The spin is dead… Long live content marketing
The mid term elections in the United States have come and gone. While the Republican Party was the big winner, the big loser is spin.
The respected and influential American political magazine, Politico, has declared the death of spin.
Writers Hadas Gold and Michael Hirsh quote James Carville, an adviser to former US President Bill Clinton.
“I think everyone’s caught on to it. Everybody, the journalists, everybody sees through it”.
They also quote Evan Tracey, founder of campaign media analysis group.
“You have this proliferation of the permanent campaign, which means we’ve stayed in campaign mode. I think we’re reporting on the politics of the policy rather than the policy itself”.
People of all ages are increasingly sophisticated creators, consumers and curators of news, information and entertainment. They know what they like; they know what they need and are increasingly wary of politicians, businesses or brands bearing rhetorical gifts.
The changes enabled by digital technology which have killed spin, mean people are now empowered and demanding of those who seek to serve.
And it’s fair to say “we ain’t seen nothing yet”.
This week, Professor Graeme Samuel AC, the Vice Chancellor’s professorial fellow, Faculty of Business and Economics at Monash University and a former head of the Australian competition and consumer commission (ACCC), gave the Charles Todd Oration.
The title of the address was “The future of competition in the telecommunications industry”.
In it he produced a range of statistics which forecast ongoing dramatic change that will drive further change in people’s behaviour.
The rollout of the National Broadband Network (NBN) is likely to accelerate broadband penetration to reach 93% of the population by 2019.
Telstra reported in June this year that their 4G network now covers 87% of the Australian population. All capital cities and 300 regional cities. If current pattern use continues, per capita mobile data consumption will increase from 0.9 GB today to 4.2 GB in 2018.
Digital enabling infrastructure is rapidly improving with 1 million households to have IPTV by 2018.
In 5-10 years he said each home will have multiple super fast internet connections linking devices, people, businesses and government. The demand for speed, quality and convenience of services will continue to rise.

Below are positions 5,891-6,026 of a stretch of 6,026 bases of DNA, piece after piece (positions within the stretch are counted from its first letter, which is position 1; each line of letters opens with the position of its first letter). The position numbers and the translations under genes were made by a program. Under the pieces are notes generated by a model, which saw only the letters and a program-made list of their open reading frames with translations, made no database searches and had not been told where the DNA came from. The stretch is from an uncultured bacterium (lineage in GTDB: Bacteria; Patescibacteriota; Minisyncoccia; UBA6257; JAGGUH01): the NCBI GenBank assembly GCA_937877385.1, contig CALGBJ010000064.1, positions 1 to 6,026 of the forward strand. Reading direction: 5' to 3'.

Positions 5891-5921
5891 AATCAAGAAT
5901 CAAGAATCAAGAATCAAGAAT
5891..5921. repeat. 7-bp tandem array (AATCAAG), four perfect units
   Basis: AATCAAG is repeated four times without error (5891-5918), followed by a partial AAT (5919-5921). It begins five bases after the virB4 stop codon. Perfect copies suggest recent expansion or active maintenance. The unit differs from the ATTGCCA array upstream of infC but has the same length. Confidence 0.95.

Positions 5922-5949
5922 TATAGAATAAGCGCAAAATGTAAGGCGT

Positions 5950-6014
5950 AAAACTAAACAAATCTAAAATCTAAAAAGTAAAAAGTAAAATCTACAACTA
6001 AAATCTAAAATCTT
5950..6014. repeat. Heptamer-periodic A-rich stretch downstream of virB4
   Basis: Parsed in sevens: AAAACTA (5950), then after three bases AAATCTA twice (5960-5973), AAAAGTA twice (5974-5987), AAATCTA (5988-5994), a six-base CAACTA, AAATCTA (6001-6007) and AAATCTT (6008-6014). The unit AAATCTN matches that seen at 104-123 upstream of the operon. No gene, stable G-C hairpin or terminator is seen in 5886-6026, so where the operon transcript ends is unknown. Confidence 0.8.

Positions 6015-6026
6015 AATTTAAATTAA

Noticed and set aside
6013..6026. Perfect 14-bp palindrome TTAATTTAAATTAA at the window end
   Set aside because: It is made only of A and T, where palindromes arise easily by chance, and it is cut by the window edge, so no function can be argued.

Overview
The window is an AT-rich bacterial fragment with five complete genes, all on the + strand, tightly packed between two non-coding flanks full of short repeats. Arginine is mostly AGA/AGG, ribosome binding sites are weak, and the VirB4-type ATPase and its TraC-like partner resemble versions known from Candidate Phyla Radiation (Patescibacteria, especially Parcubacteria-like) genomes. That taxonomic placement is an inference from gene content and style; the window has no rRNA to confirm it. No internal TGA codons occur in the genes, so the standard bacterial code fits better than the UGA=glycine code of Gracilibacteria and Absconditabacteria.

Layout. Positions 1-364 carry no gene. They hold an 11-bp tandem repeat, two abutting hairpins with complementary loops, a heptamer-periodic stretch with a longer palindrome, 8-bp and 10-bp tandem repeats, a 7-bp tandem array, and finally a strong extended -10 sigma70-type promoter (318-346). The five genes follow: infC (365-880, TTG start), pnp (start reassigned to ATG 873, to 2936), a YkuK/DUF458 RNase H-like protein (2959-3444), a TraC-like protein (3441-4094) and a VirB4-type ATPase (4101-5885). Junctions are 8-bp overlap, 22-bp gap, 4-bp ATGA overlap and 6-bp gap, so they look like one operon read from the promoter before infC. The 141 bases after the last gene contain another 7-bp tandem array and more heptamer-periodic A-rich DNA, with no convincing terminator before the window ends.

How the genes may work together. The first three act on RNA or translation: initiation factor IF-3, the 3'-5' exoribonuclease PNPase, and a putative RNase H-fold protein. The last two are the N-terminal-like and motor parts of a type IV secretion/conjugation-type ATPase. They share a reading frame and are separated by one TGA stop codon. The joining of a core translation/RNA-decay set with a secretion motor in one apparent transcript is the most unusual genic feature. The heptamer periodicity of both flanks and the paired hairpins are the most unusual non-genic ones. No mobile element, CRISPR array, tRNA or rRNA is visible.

When you consider the IDC estimates that the number of connected devices to the internet that track, monitor and feed data to computers is set to rise from today’s number of 50 billion to 200 billion by 2020, it’s hard to comprehend just how different life will be.
So what does all of this mean for Government communication?
First up, it means government will have to fundamentally overhaul and modernize the way they communicate with citizens. Access to this powerful infrastructure and an understanding of how it changes citizens behaviour means government will have to adopt best practice media techniques in order to earn a share of people’s scarce attention. Government will have to think clearly about citizen needs and create and distribute relevant and compelling stories and information that solve problems and answer questions.
They will need to take on the challenge of explaining policy in a way that meets the needs of the individual citizen and stakeholder.
One the plus side it means government will have a greater capacity than ever before to reach and communicate with citizens. The challenge will be in making the change in policy, behaviour, skills and culture that will allow them to make the most of this utility.
It also means they will have to resist the temptation to tell one side of the story. Resist the urge to spin.
So if Politico is right and spin is dead, imagine how counter productive such practices will be when the reality of our hyper connected and its associated behaviour change matures.
The need and opportunity to adopt best practice media techniques and practice to create useful, relevant, useful, valuable content is obvious. The future is clear. It’s time to get started.
Modified image from: id-iom
28 November, 2017